Be cool. He’s a stiff. He’s a goner. He’s not alive. Just concentrate on flying and getting this guy back home. I fired up the Bonanza, called the tower and taxied out for takeoff. With all the gauges in the green and a clearance from the controller, I firewalled the throttle and lifted off. I tried to ignore the stone-cold face beside me as the airplane climbed out to the north. My route took me over the southern end of the Bighorn Mountains. Casper lies at fifty-five hundred feet in elevation. I figured I would climb to ten thousand feet to clear the mountains and vector over Worland. From there it was a straight shot on to Powell.
The smooth morning air turned to chop. The plane felt like it was speeding down a gravel road with occasional potholes. As I climbed for altitude, the air smoothed out somewhat as we passed through nine thousand feet.
“Uhhhhhhhhhhhhh.” A guttural sound filled the cockpit.
“What the heck was THAT?” I blurted out uncontrollably.
My heart skipped a beat as I looked down at my passenger to see his mouth partially open and the clear plastic shroud rippling from his breath as he moaned.
Holy smolly, the guy’s alive! … Is he alive? … What’s going on? … What should I do?
I instinctively pushed the control wheel forward and leveled off at ten thousand feet. The stiff lay quietly at my side. As I stared at him, waiting for the next groan, I could detect no motion, no twitching in his face, and no movement in his chest. The eerie moaning had ceased. Did he come alive for only a couple of minutes and then die again? Should I open the bag so he can breathe? What if he opens his eyes?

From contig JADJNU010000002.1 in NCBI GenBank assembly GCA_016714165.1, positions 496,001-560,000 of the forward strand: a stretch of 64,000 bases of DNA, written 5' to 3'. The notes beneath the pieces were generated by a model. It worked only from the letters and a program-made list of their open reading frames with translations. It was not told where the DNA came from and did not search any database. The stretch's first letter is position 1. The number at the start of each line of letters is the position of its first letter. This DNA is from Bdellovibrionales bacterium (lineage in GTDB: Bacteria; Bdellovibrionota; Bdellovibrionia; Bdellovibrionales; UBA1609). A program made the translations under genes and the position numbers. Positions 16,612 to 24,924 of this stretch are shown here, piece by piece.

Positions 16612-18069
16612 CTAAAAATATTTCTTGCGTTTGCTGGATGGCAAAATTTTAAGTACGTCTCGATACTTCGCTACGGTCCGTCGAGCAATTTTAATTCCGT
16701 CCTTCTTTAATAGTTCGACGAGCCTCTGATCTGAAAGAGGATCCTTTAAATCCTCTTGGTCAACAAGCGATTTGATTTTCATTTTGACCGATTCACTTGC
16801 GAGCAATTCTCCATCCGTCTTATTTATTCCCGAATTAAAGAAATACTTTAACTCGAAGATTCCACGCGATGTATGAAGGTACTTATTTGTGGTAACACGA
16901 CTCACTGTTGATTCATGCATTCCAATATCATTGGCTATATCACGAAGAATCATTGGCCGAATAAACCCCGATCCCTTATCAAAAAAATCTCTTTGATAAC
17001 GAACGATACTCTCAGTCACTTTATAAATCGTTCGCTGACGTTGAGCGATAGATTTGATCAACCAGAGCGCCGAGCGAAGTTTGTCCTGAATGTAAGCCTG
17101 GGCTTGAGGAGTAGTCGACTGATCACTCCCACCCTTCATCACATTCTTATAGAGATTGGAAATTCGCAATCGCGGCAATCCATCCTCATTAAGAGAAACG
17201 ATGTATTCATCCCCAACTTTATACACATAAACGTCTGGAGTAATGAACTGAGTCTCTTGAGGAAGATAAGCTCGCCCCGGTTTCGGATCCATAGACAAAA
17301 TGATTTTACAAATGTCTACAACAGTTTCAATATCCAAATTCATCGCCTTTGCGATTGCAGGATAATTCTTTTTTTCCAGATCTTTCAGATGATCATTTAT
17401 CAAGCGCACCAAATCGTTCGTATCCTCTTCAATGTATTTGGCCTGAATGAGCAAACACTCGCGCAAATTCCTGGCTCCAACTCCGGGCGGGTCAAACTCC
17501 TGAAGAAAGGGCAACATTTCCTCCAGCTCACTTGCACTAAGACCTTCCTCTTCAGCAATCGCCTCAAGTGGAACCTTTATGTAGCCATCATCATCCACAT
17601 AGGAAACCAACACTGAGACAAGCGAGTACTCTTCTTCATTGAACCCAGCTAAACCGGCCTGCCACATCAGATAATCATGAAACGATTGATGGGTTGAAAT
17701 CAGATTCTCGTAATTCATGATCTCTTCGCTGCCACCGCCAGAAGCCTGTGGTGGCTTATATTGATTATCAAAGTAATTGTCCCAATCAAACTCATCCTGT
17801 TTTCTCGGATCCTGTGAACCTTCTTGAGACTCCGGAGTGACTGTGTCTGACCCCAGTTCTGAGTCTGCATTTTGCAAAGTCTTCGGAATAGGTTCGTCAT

My heart beat hard against my chest as I flew on toward home, concentrating on making my course the shortest distance between two points. The dead man made no more sounds. He lay there, cold and motionless. I imagined his eyes popping open as he struggled to sit up, startled by his surroundings. Good thing he’s strapped down tight.
The miles passed under my wings in slow motion. Two hundred miles per hour felt like crawling. Slowly the airplane clawed its way home. I radioed ahead on the Unicom, “Dan, I’m fifteen minutes out. Is there someone there to collect the body?” I had all I could take of zombie bodies and wanted to be rid of my passenger as quickly as possible.
“Roger. An ambulance is already here,” Dan replied in his normal monotone voice.
Once on the ground, I let the medics handle the body while I made my way to the flight office. Dan was there waiting. I tried to hide my nervousness.
“So, how’d it go?” Dan asked.
“You know,” I said in a hushed voice even though there was no one else around, “I think that guy was still alive when they loaded him in.”
Dan looked at me with a stone face. “Yeah? What makes you think so?”
“He started groaning after I took off.”
“Yeah. Several times!”
Dan’s face started to crack. “You really think he was alive? Maybe we ought to tell those medics.” He couldn’t hold it any longer. With one large guffaw he burst out laughing. “Ha, ha, ha, ha … gotcha. Boy, you should see your face.”
“What are you laughing at? Really, he was groaning.”
“Sure he was. They all do that.”
“Yeah. When you take ‘em to altitude the pressure difference pushes the trapped air out of their lungs. Sometimes they even fart.”
“No kidding. A lot of the times you can barely hear it, but you must have got a real groaner.”
I stood there, not knowing whether to laugh or slink away in embarassment. I decided to laugh. Then I saw Jerry, the other new pilot walking toward the office. Hmm, no use keeping all this fun to myself. “Hey, Dan.”
“Yeah?” Dan said as his laughter subsided.
“Send Jerry on the next pickup. He needs a little excitement in his life too.”
*** The End ***